NFIB State Director Testifies on Reasons Why Small Business Needs Help
Dan Murray, State Director of NFIB, or the National Federation of Independent Business here in Kansas, one of the state’s leading small business organizations, testified in front of the Senate Committee on Assessment and Taxation. Murray, along with small business owners across Kansas, are in full support of Senate Bill 359.
“This bill which would provide much needed tax relief for small business owners. Senate Bill 359 would eliminate the state sales tax on most utilities that small business owners pay bringing parity with the residential sector. Tax related costs and compliance have historically created immense anxiety for small business owners. And right now, small businesses are managing challenges including labor shortages, rising inflation, supply chain disruptions, and COVID-19 variants. This bill would lower tax costs and compliance on businesses still struggling to recover from the pandemic and government-forced shutdowns,” Murray told legislators today.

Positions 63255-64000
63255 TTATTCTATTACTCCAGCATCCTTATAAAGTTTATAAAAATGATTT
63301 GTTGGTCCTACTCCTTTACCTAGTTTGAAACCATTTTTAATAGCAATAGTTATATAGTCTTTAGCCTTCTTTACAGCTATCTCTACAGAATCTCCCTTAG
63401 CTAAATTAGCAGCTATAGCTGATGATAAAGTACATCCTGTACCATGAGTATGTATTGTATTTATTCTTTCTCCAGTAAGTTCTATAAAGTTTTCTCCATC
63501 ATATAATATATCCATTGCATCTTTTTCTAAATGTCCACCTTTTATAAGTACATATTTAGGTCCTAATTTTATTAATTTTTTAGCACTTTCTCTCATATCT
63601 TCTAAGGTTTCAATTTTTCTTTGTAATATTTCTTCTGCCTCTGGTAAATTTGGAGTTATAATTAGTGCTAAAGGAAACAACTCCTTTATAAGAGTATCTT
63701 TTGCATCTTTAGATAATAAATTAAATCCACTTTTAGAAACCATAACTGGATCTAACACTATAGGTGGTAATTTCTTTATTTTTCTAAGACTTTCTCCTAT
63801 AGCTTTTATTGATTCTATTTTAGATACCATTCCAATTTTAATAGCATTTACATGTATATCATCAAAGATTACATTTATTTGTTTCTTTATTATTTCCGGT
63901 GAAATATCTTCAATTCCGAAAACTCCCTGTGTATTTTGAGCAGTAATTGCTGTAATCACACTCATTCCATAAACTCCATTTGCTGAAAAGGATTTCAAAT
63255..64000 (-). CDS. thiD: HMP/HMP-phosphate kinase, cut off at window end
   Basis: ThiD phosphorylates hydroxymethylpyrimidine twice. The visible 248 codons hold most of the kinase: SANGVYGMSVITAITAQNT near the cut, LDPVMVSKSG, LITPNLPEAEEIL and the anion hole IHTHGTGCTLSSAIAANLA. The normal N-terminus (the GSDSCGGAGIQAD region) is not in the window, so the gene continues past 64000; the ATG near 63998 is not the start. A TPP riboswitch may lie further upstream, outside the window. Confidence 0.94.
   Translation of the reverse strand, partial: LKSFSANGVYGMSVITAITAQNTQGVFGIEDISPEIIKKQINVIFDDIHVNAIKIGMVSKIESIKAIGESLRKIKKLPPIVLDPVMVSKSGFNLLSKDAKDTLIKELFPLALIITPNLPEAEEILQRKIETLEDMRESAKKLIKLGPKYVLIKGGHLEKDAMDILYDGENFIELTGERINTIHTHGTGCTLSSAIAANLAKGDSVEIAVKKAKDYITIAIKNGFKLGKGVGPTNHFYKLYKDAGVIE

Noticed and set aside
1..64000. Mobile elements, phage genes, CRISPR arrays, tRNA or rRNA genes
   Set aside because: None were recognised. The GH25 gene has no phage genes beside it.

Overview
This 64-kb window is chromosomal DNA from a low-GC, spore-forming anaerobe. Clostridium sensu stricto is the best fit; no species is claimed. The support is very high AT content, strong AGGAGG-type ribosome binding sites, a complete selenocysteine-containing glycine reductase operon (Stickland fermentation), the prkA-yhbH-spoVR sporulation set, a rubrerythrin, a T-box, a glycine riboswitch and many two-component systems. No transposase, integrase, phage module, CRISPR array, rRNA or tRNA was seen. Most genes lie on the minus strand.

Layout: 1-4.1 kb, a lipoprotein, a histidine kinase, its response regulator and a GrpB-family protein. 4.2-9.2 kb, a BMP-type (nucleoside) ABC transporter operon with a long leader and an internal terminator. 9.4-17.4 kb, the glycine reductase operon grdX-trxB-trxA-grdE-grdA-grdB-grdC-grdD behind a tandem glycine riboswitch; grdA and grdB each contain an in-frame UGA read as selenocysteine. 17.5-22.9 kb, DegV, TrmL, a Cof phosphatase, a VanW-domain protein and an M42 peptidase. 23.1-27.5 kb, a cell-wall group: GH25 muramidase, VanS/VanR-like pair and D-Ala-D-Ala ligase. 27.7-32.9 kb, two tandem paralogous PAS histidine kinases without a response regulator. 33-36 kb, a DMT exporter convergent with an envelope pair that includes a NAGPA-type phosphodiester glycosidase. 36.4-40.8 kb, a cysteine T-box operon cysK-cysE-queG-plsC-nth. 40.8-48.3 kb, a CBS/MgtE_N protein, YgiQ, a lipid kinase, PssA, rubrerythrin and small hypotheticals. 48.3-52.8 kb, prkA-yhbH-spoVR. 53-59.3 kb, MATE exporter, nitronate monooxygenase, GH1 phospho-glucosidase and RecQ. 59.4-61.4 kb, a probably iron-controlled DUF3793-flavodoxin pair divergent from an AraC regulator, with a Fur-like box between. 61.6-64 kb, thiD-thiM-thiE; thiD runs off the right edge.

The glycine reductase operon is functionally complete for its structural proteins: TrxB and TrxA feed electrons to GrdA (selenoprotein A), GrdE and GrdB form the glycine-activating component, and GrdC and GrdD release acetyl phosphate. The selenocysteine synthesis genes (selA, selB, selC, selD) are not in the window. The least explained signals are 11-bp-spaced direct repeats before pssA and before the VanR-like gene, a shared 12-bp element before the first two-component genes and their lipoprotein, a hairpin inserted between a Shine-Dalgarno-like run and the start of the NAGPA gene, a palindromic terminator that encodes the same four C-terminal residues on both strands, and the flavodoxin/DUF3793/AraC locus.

In NFIB’s most recent Small Business Problems and Priorities, our small business owners confirmed that taxes continue to be a significant problem for small businesses. The study found that tax rates and tax complexity are four of the top ten problems confronting small businesses.
As you know, Main Street Business owners across Kansas are still trying to survive the mandates and regulations from the COVID-19 pandemic. NFIB’s latest member survey shows that the recent increase in COVID-19 cases has negatively impacted more than 60% of small business owners and nearly half have seen a significant supply chain impact.
“NFIB’s data is a clear indicator as to why the legislature should pass tax relief for small business owners, who have made it clear that they are still struggling to recover. The most helpful thing that Kansas lawmakers can do for small business owners right now is to pass small business tax relief. It would not only help our hard-working Kansas job creators, but keep our state’s economy on the best possible road to recovery.”